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  • Hello and welcome to News Review from BBC Learning English.

  • I'm Neil and joining me is Catherine. Hi Catherine.

  • Hello Neil and hello everybody. Yes, last week saw the death of Diego Maradona,  

  • the world famous footballer. His doctor has been accused of not taking care of him properly.

  • OK. Well, if you want to test yourself on any of the vocabulary you learn in this programme,  

  • there's a quiz on our websitebbclearningenglish.com.

  • Now, let's hear some more about this story – about Diego Maradonafrom this BBC News report.

  • So, Argentinian footballer Diego Maradona died last week at the age of 60.

  • He had various health problems including diabetes and substance dependency.

  • He'd recently had a brain operation as well.

  • Now, his doctor is being accused of not looking after him properly.

  • You've been looking at the various news stories about this on the internet

  • and you've picked out three words that are useful to talk about it

  • What have we got?

  • Yes, we have: 'negligence', 'breaks down' and 'raids'.

  • 'Negligence', 'breaks down' and 'raids'. Let's start then with your first headline.

  • Yes, we're starting in Australia today with SBS Newsthe headline:

  • 'Negligence' – failure to take enough care.

  • Yes. It's a noun. It's spelt N-E-G-L-I-G-E-N-C-E and the pronunciation is 'negligence'.

  • OK. Interesting pronunciation:

  • we've got two 'g's in a short spacebut they're pronounced differently.

  • They are indeed the first 'g' is pronounced 'guh'

  • and the second 'g', which is followed by an 'e', is pronounced 'juh'.

  • So, we have: 'neg-li-gence' – 'negligence'.

  • Right. Now, when we talk about 'negligence' it's fairly serious, isn't it?

  • We're not talking about forgetting to bring your laptop to work, or something like that.

  • No, that's just being forgetful; 'negligence' is where you don't do something

  • that you really should do or you're required to do by law and if you don't do it,

  • something badvery badmay result.

  • Yeah. So, we often see this word in combination with the area that concerns it,

  • for example, 'medical negligence'.

  • Yes, or we can have 'corporate negligence', for example.

  • And it's often used in the context of accusations or even criminal or civil lawsuits.

  • So, it's very much used in legal terms as well.

  • Yeah. So, 'negligence' is when someone or somebody 'neglects' its duty.

  • You used the verb form there, Neil – I heard that.

  • Yes, 'neglect' is the verb form and 'neglect' is also a noun as well.

  • So, if you 'neglect' a child or a child experiences 'neglect',

  • it means you're not looking after its basic needs properly

  • and often, again, the authorities will step inThere might be police or social workers involved.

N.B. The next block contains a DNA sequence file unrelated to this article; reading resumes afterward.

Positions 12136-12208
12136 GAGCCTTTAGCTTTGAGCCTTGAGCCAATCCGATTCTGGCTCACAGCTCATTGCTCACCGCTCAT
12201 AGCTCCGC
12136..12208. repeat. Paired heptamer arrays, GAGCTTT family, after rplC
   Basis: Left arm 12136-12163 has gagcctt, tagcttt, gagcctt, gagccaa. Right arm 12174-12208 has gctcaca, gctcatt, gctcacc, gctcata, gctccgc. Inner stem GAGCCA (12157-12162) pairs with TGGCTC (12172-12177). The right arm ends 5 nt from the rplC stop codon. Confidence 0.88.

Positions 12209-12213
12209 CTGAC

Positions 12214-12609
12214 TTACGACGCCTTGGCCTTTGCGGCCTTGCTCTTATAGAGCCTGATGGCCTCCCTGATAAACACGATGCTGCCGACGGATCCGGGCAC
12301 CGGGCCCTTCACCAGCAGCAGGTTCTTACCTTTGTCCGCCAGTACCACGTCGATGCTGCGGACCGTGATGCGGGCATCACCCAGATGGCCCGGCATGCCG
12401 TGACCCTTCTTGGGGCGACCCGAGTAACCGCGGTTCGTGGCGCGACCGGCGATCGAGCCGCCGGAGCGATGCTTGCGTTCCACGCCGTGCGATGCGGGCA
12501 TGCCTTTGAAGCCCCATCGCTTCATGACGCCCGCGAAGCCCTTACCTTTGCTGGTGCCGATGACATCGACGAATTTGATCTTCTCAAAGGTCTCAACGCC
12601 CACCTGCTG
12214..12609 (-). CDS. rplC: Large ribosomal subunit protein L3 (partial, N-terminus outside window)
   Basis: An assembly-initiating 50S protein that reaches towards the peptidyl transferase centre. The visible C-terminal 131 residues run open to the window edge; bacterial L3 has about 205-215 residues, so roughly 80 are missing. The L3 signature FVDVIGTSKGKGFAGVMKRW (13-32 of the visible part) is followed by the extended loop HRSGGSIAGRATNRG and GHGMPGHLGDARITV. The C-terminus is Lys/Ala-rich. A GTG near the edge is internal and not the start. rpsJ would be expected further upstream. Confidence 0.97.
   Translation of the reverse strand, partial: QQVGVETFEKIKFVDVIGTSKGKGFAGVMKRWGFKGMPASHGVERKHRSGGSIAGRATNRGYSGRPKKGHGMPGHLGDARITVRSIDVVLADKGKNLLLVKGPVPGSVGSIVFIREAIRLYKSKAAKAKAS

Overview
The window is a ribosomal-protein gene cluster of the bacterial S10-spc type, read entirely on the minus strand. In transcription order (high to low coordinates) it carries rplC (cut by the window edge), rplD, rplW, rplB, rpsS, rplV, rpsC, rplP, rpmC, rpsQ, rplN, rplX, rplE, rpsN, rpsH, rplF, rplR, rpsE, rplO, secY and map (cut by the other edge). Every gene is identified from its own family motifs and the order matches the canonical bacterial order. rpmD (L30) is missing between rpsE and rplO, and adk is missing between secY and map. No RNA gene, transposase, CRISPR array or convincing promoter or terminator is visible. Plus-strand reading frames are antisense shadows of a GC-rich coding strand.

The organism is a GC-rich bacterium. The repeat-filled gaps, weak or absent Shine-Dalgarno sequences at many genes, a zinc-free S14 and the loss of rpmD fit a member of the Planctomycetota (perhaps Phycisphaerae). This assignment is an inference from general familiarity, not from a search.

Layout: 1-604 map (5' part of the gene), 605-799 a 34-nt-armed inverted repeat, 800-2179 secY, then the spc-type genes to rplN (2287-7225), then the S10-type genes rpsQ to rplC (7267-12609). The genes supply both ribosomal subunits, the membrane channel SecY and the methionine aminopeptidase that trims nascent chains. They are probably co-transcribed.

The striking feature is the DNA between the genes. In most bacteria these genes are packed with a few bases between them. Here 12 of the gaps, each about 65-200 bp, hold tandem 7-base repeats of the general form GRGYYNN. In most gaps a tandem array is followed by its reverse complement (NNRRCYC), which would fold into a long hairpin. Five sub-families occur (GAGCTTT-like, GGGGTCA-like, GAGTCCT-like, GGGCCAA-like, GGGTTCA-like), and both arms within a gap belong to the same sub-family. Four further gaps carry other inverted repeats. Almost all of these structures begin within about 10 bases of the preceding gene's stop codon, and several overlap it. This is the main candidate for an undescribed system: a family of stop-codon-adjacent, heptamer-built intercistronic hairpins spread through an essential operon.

• Yes. And there's also an adjective?

  • 'Neglected'. Yes, if a child is 'neglected'

  • or in this case if Diego Maradona's healthcare was 'neglected', there will be serious consequences.

  • Yes, and we can also say that someone or something is 'negligent'.

  • Yes, that is also the adjective form. You can be 'negligent'.

  • OK. Let's have a summary:

  • If you would like to hear another story about 'negligence' and 'neglect',  

  • we have one about air pollutionWhere can they find it, Catherine?

  • You can find that story by clicking the link.

  • Right. Now, it's time for your next headline.

  • It is and we are now in the UKlooking at The Starthe headline:

  • 'Breaks down' – starts crying.

  • Now, in this headline there's a clue because it says 'breaks down in tears',

  • but we don't need the 'in tears' and it still means crying, doesn't it?

  • Absolutely, yes. Now, 'breaks down'... B-R-E-A-K-S. Second word: D-O-W-N.

  • If you 'break down', it means you really start to cry,

  • kind of very emotionally, very suddenly and you can't really control yourself.

  • Now, this is not the kind of crying that you get at the end of a film, Neil,

  • when you're watching a sort of sad film and you get – a little tear comes to your eye.

  • Do you ever get that?

  • When I'm watching one of those Disney Pixar films with my kids

  • and it's got the bit that appeals to the grown-ups and the tear appears...

  • No, no this is not 'breaking down' – that's just a little...

  • No, that's not breaking downwhen your kids go, 'Daddy, why are you crying?'

  • and there's a little tear down your eye. No 'break' – if you 'break down',

  • you really lose control of your... of your emotions:  

  • you cry very loudly, you cry very suddenly.

  • You really, kind of, can't control yourself and it's not a nice experience.

  • It's a human experience, but it's not like you enjoy a sad film crying;

  • this is proper kind of losing control: cryingsobbing, almost getting hysterical. Yeah.

  • Yeah. It can be for happy reasons though as well.